While the COVID-19 crisis may find each of us in our own unique version of this weird global nightmare, something that many of us have in common is isolation. To be sure, common features of isolation include loneliness, boredom, and restlessness. On the other side of the coin, however, it’s probably equally common that we experience overstimulation, oversaturation, and negativity, especially if we’re working from home and juggling emails and online meetings, spending constant time around family members with little-to-no alone time, and/or reading too much news!
Being able to work, being among family, and having access to news are all wonderful privileges, but we may need restoration if we find ourselves getting out of balance and in need of softening our minds. In my experience (as an introvert), I find it incredibly helpful to slow down and go inward when too much chaos (on the screen or in my home) has me feeling more negative than usual. When we’re isolating ourselves at home, we likely don’t have our usual ways to “escape” or change scenery when we need a breather. Instead, we have to refresh our minds manually, if you will.
These simple releasing rituals and activities are here to help with that, and they won’t require a large investment of time, space, or materials. Pick and choose what works for you!
Simple Rituals to Release Isolation Negativity & Overstimulation
Just breathe. Breathwork expert Ashley Neese posits that intentional breathing is one of the best ways to shift a negative thought pattern: “The old adage goes, you can’t fix a problem using the thing that caused it in the first place. Never has a truism applied more than it does to negative thinking. If the mind is on a negative thought spiral, then the mind is not the most effective tool to shift that thought pattern; the breath is.” Begin by standing up and setting up your practice intention. Take three short breaths through your nose, and exhale through the mouth in the same fashion. Repeat for two minutes. Rest in stillness for another minute.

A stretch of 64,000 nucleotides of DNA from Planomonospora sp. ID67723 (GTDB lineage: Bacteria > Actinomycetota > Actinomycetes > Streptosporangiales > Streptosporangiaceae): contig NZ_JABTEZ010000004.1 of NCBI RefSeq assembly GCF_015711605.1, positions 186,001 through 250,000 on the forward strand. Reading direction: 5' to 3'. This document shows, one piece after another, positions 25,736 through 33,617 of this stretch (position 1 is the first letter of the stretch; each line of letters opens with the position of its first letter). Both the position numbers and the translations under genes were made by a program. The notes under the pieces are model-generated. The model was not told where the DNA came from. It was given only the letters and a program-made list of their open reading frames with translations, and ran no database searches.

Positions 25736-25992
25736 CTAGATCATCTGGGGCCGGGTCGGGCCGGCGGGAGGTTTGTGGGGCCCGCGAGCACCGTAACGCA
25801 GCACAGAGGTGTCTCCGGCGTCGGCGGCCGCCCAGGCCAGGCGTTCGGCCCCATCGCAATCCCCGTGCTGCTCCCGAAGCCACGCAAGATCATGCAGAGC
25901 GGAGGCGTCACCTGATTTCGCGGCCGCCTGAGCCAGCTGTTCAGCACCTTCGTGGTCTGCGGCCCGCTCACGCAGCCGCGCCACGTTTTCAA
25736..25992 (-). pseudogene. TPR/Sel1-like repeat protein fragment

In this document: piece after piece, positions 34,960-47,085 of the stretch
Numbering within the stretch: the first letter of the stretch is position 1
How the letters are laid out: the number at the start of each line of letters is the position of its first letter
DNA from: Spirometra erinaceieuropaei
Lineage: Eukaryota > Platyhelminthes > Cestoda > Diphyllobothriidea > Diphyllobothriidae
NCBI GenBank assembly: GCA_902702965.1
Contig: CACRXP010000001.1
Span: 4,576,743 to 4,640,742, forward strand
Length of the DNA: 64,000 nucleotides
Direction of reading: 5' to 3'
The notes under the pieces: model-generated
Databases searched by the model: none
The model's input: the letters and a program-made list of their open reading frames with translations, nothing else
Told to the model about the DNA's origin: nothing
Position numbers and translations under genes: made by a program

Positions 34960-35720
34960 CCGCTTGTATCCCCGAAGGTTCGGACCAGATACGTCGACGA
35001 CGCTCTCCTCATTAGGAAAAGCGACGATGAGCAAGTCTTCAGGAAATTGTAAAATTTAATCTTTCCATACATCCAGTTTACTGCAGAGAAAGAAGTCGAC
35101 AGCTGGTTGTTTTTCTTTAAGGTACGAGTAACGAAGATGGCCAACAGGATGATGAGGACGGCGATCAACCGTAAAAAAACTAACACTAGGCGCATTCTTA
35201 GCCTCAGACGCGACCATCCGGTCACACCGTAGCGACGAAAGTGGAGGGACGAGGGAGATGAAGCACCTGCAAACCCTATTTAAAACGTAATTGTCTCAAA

Ground yourself. If you’re able, go outside and stand with your bare feet on the earth with a practice called earthing. Take notice of how the texture and temperature of the earth feel on your skin. Lisa Marie Basile, author of Light Magic for Dark Times, explains that doing so can “ease muscular tension, reduce blood pressure, decrease your heart rate, and reduce stress hormones.” Sounds like magic to me!
Try progressive muscle relaxation. This one is especially nice to do after you tuck yourself into bed. The instructions for progressive muscle relaxation can seem a bit complicated, but the idea is simple: if your muscles are relaxed, it’s hard for you to feel tense. This practice really hits the spot if you tend to carry your mental tension and negativity in your body (shoulder tightness, crunched back, etc.) Here are the basics: Begin by tensing your lowermost muscles (toes and feet) for a few counts then quickly release them. Move up to your calves and repeat. Keep moving up your body until you’ve tensed and released everything. (Here’s a more in-depth guide to tensing the various muscle groups.)
Focus on a single thing. Reach for a physical object of special importance. It could be a flower, a journal, a crystal, a pretty bowl, a piece of fruit, a book—anything. Be present with your object. Breathe gently as you focus on the features of the object—its weight, texture, smell, color. Spend about five minutes with your object, and describe it to yourself, beginning with simple observations about its features to more complex observations. Can you notice something you never noticed before?
How are you coping with negativity or overstimulation during isolation?
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Photo: Krystal Ng on Unsplash, Krystal Ng on Unsplash